Alcoholics tend to be afflicted by a troubled relationship with the truth. Their shattered memories make accurate recollection impossible; their addiction makes them expert dissemblers; their sensibilities allow a capacity for remorseless self-criticism to sit alongside an equally robust talent for self-deception. In such circumstances, the difficulties inherent in the art of memoir become acute.
In this uneven account of his own struggle with alcoholism, AA Gill deals with such challenges openly. These pages will cover, we are told, the year between the end of his first marriage and the decision he took, at the age of 30, to stop drinking. "But", he cautions, "I have no reliable chronology. It might be only six months or eighteen... To call it a memoir is to imply memory, a veracity, a recall that I couldn't... can't put my hands on."
This means that we get no clear sense of how heavy Gill's drinking was when it was at its worst. He doesn't know now, didn't know at the time. But the contents of his morning pockets ("a constant source of surprise"; "like tiny crime scenes") would often offer a clue: their treasures had been known to include a votive candle, a lamb chop, and, on one occasion, a pigeon. The injured bird lived with him on his bed "for days... maybe weeks" until he wrung its neck and "threw it in the garden".
The fragility of Gill's memory means that anecdotes such as these are relatively scant; and he refuses to talk in any detail about the process of becoming sober ("I don't talk about sober club"). What he does talk about is the nature of addiction, and the development of his education and his career.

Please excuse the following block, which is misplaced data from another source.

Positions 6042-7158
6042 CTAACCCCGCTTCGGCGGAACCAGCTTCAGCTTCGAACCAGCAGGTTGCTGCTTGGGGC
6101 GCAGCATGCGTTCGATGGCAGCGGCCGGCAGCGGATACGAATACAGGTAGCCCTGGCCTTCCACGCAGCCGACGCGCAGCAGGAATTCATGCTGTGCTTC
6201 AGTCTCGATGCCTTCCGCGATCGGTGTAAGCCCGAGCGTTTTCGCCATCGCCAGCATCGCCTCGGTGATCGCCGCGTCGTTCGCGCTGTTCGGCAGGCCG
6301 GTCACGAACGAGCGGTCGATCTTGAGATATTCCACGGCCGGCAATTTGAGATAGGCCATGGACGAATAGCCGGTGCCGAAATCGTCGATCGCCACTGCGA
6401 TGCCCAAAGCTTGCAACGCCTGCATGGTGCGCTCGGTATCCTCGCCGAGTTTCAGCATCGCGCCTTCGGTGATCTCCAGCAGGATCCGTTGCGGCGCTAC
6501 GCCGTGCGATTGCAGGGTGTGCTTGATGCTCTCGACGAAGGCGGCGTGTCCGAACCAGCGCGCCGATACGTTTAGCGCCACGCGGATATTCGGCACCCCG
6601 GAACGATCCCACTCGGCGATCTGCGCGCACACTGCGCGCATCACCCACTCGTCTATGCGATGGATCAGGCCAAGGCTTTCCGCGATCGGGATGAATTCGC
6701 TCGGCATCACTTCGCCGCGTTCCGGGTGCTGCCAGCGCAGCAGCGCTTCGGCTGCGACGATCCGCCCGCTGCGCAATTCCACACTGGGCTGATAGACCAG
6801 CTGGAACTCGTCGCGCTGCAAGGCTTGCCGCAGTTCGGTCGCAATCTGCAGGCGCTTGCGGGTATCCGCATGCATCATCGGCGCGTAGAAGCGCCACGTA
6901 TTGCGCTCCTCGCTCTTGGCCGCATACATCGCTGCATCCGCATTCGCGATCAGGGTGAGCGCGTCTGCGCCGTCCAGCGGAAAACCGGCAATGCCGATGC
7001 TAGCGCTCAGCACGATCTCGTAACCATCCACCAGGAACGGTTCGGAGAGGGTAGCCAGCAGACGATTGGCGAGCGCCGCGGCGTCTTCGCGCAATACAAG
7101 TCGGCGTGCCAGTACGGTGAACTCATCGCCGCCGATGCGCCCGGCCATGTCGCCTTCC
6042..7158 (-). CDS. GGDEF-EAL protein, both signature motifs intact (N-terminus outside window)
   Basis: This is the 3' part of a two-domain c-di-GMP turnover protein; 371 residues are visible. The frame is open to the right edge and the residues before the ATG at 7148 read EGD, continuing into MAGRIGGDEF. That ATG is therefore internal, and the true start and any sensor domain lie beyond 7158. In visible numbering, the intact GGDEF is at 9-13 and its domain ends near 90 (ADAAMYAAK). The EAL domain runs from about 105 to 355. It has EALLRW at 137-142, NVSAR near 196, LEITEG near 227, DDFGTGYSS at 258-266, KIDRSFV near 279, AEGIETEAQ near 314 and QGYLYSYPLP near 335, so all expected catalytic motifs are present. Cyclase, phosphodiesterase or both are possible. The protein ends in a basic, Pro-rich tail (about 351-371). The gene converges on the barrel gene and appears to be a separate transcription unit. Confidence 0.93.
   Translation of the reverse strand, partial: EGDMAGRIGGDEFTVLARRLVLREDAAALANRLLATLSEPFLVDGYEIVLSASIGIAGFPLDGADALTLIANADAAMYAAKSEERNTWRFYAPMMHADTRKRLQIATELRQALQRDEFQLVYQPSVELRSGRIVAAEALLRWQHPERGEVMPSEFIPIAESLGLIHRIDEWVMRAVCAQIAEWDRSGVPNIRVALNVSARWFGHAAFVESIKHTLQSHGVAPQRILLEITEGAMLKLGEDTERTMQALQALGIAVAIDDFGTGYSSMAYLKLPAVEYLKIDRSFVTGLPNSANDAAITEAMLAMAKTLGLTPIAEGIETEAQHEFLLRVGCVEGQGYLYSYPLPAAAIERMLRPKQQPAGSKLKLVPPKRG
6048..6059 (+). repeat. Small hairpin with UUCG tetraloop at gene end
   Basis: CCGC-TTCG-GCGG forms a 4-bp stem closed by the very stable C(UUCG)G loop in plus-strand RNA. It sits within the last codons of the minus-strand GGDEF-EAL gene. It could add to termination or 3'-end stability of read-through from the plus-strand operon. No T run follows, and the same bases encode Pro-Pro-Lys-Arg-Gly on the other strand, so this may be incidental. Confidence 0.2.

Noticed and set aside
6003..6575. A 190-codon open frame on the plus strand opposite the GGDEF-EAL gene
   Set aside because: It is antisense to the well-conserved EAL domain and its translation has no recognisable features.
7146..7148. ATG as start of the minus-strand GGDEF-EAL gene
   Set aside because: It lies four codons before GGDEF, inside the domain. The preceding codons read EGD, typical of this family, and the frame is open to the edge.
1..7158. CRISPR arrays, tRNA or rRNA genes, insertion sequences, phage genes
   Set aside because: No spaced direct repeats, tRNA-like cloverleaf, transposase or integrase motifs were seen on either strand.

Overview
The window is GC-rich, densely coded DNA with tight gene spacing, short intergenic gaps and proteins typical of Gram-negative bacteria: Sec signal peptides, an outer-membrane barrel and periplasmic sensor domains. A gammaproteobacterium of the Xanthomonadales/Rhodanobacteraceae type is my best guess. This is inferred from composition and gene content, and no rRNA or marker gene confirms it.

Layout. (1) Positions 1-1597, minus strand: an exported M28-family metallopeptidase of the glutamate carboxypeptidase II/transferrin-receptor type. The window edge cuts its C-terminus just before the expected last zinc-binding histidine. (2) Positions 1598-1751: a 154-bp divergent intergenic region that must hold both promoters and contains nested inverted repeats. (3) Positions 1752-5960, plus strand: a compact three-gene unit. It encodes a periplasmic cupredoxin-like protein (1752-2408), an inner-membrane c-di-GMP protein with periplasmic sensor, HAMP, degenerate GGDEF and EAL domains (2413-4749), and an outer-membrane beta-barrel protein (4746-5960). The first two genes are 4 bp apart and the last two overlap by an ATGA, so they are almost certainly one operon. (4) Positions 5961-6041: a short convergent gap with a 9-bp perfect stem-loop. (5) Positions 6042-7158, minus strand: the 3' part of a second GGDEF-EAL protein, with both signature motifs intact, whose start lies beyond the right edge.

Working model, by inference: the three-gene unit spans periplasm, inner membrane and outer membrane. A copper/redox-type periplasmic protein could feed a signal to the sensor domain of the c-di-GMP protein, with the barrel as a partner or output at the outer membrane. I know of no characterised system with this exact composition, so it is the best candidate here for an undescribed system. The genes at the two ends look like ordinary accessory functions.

This is the story of how, after boarding school, art school, a spell in a Soho sex shop, rehab, some serendipitous freelance work for Tatler, he was hired as a columnist for The Sunday Times, for whom he still writes today. Gill brings to this narrative a peculiar blend of earnestness, self-aggrandisement, cant and anger.
He writes passionately and movingly about his struggle with dyslexia (he still phones his copy into The Sunday Times; this memoir has been dictated); disarmingly and defensively about his lifelong feelings of intellectual insecurity; evocatively about his relationship with his parents and the disappearance of his brother; pretentiously about art; incoherently about religion (unlike his atheistic parents, Gill is a wooly sort of Protestant); stirringly about his love of journalism.
Occasionally, as in his description of his arrival at rehab, Gill's prose is direct and affecting: "I was 30. I didn't need him to hold my hand, but he did, because he was my dad." But often it is hopelessly overwritten, full of clichés, and punctuated by attempts at wit and aphorism that repeatedly misfire. Does this matter? Not really.
This is a book to be read as one suspects it was written: quickly and carelessly, and in thrall to the joys of narrative.
It might not all be beautiful; it might not all be true. But that does little to diminish the pleasure to be found in its story.
Weidenfeld & Nicolson, £20. Order at£17 inc. p&p from the Independent Bookshop
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